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Not all farmers favor Klamath deal

Tom Mallams, Beatty, OR, Capital Press letter 2/12/09

A comment on Mitch Lies' article on the Senate Bill 76 hearing: I wish you would qualify the statement that farmers have signed on to the plan. A large number have not. I appreciate your mentioning the 1,850 individuals who signed petitions against the whole plan.

Best-case scenario for dam removal is approximately set at $180 million. That is apparently where PacifiCorp gets the $1.50 per month increase in household power cost. FERC's own worst-case scenario for dam removal cost is set at $4.5 billion. The true number is somewhere in between these numbers. Simply averaging these two numbers puts it at well over $2 billion.

Fish ladders and other improvements are starting to look a lot better. What does that do to the average household rate increase? The difference is that FERC's number takes into consideration the sediment issue. There are already studies published that prove toxic sediment is behind at least three of the four dams. This cannot continue to be ignored. The agreement in principle refused to address this important issue. There is a cap stated in the legislation, but the AIP states that if dam removal costs exceed projected costs, parties have to go back to the table and decide who is going to pay the cost override, and this could even happen after dam removal has already begun!

Frustration was apparent with one of the senators in the SB76 hearing, when he asked Michael Carrier from the governors office four times to explain the conflict between the two documents in regard to the supposed "cap." The question kept getting unanswered. This information is found in the AIP Sec. VI Page 9, Facility Removal Cost. The 2 percent maximum rate increase is very misleading. The SB76 page 4 states "the total amount collected in a calendar year under both surcharges may not exceed more than 2 percent of PacifiCorp's annual revenue requirement ...." This does not necessarily mean a maximum of 2 percent increase in your monthly bill, especially when you have to again consider green power replacement costs and addressing toxic sediment issues.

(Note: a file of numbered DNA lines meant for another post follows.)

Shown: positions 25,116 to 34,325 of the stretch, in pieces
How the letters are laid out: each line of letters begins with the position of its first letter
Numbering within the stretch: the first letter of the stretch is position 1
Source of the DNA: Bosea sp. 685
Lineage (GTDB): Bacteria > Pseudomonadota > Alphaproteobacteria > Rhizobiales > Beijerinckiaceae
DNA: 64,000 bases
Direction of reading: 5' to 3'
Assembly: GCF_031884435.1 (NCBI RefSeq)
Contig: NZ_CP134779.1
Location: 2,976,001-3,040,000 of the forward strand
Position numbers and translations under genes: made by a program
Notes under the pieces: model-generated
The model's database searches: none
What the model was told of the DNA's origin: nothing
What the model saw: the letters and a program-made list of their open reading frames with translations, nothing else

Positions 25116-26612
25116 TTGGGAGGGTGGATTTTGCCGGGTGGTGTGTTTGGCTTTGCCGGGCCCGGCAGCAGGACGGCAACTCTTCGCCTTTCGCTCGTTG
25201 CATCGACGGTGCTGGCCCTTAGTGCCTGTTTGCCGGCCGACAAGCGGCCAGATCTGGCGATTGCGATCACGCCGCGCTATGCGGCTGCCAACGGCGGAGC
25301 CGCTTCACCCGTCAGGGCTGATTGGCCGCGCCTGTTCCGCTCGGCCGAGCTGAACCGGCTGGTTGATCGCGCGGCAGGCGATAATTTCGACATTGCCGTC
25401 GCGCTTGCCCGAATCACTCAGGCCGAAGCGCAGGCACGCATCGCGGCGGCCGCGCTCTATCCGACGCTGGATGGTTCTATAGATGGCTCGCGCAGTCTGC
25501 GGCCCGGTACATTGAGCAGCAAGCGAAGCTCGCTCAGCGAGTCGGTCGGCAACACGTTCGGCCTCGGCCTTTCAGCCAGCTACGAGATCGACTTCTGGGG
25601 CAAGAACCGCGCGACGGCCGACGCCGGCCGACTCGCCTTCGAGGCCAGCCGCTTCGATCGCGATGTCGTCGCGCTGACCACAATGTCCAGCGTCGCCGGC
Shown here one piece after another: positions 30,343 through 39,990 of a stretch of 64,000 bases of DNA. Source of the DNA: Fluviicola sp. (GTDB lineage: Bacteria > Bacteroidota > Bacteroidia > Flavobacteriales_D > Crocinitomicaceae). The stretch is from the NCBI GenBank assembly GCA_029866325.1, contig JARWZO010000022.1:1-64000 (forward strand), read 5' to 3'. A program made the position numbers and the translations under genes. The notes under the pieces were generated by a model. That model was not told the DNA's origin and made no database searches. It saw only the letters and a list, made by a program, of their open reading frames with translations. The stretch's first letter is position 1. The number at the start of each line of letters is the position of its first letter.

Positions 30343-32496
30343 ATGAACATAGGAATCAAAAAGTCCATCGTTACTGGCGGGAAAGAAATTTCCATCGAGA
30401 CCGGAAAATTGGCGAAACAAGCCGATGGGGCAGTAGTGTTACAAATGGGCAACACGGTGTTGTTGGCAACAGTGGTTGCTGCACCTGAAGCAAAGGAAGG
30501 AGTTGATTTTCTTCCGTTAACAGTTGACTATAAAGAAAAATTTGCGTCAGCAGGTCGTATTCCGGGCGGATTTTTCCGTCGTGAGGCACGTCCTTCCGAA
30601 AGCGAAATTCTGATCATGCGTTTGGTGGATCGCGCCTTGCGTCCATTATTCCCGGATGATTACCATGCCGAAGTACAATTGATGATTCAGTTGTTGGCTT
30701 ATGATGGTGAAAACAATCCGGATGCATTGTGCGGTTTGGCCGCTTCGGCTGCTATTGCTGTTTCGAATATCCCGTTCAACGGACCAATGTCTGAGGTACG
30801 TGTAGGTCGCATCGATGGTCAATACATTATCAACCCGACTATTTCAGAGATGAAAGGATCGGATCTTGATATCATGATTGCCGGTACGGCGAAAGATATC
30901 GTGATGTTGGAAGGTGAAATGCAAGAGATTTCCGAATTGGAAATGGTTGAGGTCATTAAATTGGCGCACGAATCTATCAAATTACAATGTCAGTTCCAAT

If dam removal does not occur or if there is money left over after dam removal you have said repeatedly that "the money would be refunded to the rate payers." That is only one of the options available. One of the other options is "or otherwise use these amounts for the benefit of customers." That could very easily be interpreted to be used for the re-licensing process or any other number of legal or other costs incurred by PacifiCorp during this whole process.

The project irrigators also say they are giving up water in this whole process. The case can be made showing they would actually have more water available considering the expansion of the refuge water right, eliminating return flows into Klamath River and receiving an additional 10,000 acre-feet of water in a drought year through the KBRA.

Thanks for continually presenting the many different sides to this highly complex issue.

Tom Mallams, Beatty, Ore.

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